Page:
Gov. Sean Parnell’s decision to not seek earmarks for Alaska this year may be less bold than it initially appeared.
Rather than seeking Alaska-specific earmarks of federal money, Parnell said the state would instead work within existing programs to see Alaska’s needs are met.
The governor’s decision is likely to have little or no impact in Alaska. Last year, none of the $22.4 million in earmarks for the state Parnell requested were funded by the federal government, and earmarks are even less politically popular now.
Other earmark requests were submitted by local communities, tribes or others outside the state government process.
The state’s congressional delegation, all of whom support the controversial earmarking process, managed to get a couple million dollars worth of earmarks in the Senate omnibus appropriation bill that constitutes the federal budget.
“Under the current process, it is unlikely that any earmarks that were in the Senate omnibus appropriations bill will be retained,” said Karen Rehfeld, director of Parnell’s Office of Management and Budget.
That’s because the budget process this year was handled through a continuing resolution, rather than an omnibus bill.
That’s a far cry from the days during which former Sen. Ted Stevens managed to obtain hundreds of millions of federal dollars in earmarks to boost the state budget, but also made the state the target of anti-earmark crusaders.
This year earmarks have become increasingly unpopular in the nation’s capital, with Senate Appropriations Committee Chairman Daniel Inouye, D-Hawaii, imposing a moratorium on the use of earmarks and issuing a statement saying they were no longer politically viable.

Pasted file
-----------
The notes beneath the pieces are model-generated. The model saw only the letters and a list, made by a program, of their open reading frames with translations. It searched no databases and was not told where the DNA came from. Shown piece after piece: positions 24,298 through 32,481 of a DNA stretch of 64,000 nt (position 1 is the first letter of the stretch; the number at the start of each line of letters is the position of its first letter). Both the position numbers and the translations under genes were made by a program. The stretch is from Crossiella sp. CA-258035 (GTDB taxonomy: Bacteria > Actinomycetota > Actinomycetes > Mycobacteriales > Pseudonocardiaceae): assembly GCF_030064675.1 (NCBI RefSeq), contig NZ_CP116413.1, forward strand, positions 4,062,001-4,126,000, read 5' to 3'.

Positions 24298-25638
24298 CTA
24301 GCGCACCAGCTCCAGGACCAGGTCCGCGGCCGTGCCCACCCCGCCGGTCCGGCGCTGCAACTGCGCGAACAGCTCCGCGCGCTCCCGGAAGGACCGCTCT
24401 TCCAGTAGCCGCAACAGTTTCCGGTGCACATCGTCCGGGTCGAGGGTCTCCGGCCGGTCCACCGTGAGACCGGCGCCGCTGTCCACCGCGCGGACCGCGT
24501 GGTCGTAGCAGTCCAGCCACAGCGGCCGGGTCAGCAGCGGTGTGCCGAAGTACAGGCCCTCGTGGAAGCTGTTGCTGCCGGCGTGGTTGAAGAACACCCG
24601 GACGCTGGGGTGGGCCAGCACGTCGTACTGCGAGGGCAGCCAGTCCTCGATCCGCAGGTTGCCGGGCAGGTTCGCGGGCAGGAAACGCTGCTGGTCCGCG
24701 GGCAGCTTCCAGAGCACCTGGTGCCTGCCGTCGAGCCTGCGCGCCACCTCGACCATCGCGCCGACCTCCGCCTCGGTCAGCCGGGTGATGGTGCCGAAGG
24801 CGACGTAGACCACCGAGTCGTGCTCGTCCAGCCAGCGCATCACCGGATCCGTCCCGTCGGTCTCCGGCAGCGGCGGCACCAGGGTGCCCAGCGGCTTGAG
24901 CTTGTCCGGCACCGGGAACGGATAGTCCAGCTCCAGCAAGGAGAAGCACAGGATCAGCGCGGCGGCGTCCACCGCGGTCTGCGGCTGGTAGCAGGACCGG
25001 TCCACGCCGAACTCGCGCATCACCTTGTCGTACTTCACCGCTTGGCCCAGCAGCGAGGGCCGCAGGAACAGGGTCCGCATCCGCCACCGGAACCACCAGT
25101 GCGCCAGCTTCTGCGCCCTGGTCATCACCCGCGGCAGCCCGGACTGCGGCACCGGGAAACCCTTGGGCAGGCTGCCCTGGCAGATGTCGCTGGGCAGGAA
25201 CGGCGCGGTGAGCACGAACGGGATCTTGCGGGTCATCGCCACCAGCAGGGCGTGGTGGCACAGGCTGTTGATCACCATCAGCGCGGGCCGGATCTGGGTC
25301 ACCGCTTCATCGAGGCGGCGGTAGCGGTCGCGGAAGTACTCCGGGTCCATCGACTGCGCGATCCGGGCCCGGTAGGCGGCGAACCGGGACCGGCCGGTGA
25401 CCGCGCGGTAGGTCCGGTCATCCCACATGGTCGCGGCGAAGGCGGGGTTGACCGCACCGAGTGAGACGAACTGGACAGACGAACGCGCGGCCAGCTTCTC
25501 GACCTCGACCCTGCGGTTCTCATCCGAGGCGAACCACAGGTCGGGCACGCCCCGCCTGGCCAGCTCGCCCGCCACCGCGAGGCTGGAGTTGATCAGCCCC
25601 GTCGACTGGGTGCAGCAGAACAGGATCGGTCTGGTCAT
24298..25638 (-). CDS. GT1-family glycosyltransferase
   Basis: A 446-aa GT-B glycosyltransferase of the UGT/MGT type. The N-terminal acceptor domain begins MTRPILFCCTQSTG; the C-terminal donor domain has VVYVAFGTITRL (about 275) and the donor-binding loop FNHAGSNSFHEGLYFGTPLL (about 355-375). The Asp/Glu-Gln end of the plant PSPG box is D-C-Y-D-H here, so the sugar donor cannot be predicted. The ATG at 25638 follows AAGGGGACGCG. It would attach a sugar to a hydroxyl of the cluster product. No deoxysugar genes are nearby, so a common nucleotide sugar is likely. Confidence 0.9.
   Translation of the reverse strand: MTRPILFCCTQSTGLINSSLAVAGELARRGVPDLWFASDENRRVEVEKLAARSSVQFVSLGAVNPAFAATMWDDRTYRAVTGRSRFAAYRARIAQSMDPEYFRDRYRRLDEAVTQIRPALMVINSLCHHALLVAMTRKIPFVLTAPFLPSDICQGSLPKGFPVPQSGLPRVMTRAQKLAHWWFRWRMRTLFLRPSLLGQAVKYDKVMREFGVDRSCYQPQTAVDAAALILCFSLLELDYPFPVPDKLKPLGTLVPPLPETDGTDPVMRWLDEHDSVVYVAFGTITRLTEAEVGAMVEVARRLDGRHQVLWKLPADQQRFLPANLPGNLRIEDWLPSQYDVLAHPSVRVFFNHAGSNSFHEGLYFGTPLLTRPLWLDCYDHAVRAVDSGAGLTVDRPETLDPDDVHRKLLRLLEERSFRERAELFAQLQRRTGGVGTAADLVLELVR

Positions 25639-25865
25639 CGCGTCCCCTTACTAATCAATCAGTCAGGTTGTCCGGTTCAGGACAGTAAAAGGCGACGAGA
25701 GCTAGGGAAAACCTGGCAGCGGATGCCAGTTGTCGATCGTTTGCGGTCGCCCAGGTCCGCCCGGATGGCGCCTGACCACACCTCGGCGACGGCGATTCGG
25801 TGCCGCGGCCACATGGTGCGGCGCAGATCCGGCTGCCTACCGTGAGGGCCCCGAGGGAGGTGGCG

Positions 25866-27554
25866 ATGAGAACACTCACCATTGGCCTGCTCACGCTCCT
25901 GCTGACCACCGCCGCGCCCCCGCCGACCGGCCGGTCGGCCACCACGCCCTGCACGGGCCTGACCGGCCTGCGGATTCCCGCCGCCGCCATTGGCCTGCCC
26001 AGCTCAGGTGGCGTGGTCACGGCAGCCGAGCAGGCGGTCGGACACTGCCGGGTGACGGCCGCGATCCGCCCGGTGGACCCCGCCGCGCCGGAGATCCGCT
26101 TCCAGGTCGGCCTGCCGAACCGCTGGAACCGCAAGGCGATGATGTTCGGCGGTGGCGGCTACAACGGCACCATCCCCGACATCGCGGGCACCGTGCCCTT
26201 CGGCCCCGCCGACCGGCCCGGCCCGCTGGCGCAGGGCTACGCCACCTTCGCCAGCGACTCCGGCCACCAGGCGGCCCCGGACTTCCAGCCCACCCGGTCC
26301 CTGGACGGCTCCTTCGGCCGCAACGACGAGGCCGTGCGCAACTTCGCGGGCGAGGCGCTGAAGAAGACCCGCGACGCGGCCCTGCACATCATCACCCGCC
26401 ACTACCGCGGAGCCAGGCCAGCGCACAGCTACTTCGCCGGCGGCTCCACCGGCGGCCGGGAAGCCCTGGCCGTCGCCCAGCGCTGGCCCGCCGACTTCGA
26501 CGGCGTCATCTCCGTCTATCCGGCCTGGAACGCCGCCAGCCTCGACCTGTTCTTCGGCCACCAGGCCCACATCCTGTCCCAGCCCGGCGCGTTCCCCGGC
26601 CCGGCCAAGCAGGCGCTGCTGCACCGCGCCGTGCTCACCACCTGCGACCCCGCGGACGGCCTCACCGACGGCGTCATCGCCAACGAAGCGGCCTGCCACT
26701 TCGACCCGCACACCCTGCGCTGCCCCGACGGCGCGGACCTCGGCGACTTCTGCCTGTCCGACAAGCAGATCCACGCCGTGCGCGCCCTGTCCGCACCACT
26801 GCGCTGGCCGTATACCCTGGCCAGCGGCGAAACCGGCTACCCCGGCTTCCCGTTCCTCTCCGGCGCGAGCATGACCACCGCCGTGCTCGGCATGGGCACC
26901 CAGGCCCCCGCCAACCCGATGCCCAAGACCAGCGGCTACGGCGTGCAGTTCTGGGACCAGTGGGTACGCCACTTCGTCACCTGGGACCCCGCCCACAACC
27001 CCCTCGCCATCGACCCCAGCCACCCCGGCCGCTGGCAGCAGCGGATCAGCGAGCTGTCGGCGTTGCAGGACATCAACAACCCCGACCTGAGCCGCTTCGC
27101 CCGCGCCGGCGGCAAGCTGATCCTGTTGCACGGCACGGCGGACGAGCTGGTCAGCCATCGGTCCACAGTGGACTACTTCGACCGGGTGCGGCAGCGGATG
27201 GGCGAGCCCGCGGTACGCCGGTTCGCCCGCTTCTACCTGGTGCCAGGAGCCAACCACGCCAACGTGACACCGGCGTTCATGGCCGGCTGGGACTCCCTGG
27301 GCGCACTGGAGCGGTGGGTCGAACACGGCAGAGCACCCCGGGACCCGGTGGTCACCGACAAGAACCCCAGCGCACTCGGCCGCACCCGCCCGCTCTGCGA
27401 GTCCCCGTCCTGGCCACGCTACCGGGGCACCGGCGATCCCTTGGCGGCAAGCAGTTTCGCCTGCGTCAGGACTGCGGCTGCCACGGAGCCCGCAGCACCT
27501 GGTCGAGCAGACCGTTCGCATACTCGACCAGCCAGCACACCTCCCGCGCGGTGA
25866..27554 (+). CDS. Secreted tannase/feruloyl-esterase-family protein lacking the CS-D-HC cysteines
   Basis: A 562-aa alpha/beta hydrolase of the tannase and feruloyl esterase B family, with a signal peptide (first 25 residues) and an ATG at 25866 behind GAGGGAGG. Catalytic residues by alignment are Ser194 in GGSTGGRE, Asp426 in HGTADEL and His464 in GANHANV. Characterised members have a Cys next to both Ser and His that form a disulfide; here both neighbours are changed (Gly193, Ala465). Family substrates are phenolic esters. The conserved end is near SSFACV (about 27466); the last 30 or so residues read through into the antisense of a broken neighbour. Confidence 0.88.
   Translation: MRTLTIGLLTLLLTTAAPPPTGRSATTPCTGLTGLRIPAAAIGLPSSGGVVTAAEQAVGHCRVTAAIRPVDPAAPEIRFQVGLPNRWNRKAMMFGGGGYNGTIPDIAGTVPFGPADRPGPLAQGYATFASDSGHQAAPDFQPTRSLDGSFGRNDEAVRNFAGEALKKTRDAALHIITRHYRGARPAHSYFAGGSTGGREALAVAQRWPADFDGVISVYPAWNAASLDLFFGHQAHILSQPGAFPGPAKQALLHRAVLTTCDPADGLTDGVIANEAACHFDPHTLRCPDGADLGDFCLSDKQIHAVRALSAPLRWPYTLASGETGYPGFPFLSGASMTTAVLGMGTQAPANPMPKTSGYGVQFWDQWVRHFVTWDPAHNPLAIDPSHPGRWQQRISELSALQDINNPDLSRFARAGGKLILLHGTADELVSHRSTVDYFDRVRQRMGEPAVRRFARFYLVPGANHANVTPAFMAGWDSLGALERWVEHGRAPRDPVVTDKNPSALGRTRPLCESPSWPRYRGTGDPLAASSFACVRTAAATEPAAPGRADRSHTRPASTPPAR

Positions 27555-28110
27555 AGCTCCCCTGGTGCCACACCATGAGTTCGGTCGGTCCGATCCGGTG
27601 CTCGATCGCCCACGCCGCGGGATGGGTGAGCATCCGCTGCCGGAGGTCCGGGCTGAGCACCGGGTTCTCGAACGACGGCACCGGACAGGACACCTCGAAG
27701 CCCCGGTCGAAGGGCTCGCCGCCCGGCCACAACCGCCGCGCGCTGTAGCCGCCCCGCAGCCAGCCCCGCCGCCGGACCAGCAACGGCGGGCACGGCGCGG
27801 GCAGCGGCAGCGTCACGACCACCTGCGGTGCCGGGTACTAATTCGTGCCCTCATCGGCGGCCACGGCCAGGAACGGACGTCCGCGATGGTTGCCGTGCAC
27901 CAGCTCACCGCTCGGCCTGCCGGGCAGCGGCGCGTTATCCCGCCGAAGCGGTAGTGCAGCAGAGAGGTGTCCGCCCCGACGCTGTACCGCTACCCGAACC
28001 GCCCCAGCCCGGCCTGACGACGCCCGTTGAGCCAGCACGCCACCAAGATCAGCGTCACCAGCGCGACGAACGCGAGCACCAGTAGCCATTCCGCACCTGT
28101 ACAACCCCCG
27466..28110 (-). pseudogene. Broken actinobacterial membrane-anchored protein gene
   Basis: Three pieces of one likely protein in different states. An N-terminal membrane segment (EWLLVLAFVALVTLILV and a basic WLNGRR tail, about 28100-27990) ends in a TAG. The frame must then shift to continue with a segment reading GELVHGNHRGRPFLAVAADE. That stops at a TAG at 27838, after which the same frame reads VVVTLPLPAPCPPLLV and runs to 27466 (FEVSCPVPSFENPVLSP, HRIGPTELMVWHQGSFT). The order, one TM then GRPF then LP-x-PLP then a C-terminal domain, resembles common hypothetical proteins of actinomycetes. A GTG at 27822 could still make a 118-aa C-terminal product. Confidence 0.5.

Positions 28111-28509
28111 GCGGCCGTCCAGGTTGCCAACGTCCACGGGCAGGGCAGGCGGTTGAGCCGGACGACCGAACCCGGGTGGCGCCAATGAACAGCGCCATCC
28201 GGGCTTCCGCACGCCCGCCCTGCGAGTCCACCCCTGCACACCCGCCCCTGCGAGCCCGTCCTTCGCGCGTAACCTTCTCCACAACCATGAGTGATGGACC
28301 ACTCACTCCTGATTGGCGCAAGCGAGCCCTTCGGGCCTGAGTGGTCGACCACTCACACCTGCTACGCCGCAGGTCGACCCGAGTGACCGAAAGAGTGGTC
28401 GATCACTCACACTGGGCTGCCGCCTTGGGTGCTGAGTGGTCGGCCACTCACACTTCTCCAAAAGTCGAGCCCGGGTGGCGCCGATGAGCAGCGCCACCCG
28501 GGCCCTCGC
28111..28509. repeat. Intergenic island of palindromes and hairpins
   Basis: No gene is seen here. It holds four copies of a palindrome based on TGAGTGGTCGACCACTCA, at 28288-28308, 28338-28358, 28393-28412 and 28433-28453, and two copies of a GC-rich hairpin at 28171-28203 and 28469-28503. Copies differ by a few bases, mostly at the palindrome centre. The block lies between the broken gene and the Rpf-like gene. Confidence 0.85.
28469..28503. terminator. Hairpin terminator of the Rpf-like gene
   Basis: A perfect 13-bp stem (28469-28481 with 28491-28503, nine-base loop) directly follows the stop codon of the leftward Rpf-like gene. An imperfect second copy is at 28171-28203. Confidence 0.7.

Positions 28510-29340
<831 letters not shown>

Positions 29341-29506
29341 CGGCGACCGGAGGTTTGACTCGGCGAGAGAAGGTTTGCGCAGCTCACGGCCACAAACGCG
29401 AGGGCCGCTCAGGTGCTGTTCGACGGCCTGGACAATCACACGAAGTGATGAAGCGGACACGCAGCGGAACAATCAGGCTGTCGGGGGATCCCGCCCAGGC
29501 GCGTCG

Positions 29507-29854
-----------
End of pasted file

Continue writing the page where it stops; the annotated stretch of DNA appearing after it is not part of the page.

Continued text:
“The handwriting is clearly on the wall. The President has stated unequivocally that he will veto any legislation containing earmarks, and the House will not pass any bills that contain them. Given the reality before us, it makes no sense to accept earmark requests that have no chance of being enacted into law,” Inouye said. He made the remarks in a statement earlier this month when he announced the Senate Appropriations Committee’s two-year moratorium on earmarks. Inouye is the chairman of that committee.
Alaska’s Congressional delegation objected to the earmark moratorium, however, agreeing with Inouye it inappropriately shifted Congress’ constitutional appropriation powers to President Barack Obama but acknowledging that earmarks would not be funded this year.
“I will honor his decision and not formally submit any earmark requests to the Senate Appropriations Committee,” Sen. Lisa Murkowski, R-Alaska, said.
Instead, Murkowski said she’d do as Parnell is doing and work through various agencies grant and allocation decisions.
Sen. Mark Begich, D-Alaska, said those programs have often not fairly treated Alaska because of its often unique circumstances.
“While I agree we need to look at every possible step to cut the deficit, I don’t agree with the decision to impose a two-year ban on earmarks. As I have said many times before, Alaska is a young state with many needs, and we deserve our fair share of federal funding to develop our resources and our infrastructure,” Begich said.
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